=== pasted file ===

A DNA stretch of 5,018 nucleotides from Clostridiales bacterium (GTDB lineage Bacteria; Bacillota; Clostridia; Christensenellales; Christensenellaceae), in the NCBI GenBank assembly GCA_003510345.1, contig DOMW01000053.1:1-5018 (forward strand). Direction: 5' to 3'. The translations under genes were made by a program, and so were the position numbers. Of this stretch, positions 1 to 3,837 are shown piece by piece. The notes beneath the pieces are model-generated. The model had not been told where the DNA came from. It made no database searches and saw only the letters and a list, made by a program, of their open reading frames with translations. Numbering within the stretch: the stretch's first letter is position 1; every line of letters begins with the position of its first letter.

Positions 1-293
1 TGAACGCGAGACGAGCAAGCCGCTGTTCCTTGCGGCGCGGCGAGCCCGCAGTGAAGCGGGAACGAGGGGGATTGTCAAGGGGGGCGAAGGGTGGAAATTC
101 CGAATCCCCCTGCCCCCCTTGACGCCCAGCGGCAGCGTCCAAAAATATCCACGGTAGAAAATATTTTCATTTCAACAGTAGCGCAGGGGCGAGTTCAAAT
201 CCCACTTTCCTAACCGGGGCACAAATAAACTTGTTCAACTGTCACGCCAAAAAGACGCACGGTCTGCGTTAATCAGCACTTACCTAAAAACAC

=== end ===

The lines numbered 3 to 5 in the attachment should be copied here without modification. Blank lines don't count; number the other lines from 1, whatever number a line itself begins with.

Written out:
1 TGAACGCGAGACGAGCAAGCCGCTGTTCCTTGCGGCGCGGCGAGCCCGCAGTGAAGCGGGAACGAGGGGGATTGTCAAGGGGGGCGAAGGGTGGAAATTC
101 CGAATCCCCCTGCCCCCCTTGACGCCCAGCGGCAGCGTCCAAAAATATCCACGGTAGAAAATATTTTCATTTCAACAGTAGCGCAGGGGCGAGTTCAAAT
201 CCCACTTTCCTAACCGGGGCACAAATAAACTTGTTCAACTGTCACGCCAAAAAGACGCACGGTCTGCGTTAATCAGCACTTACCTAAAAACAC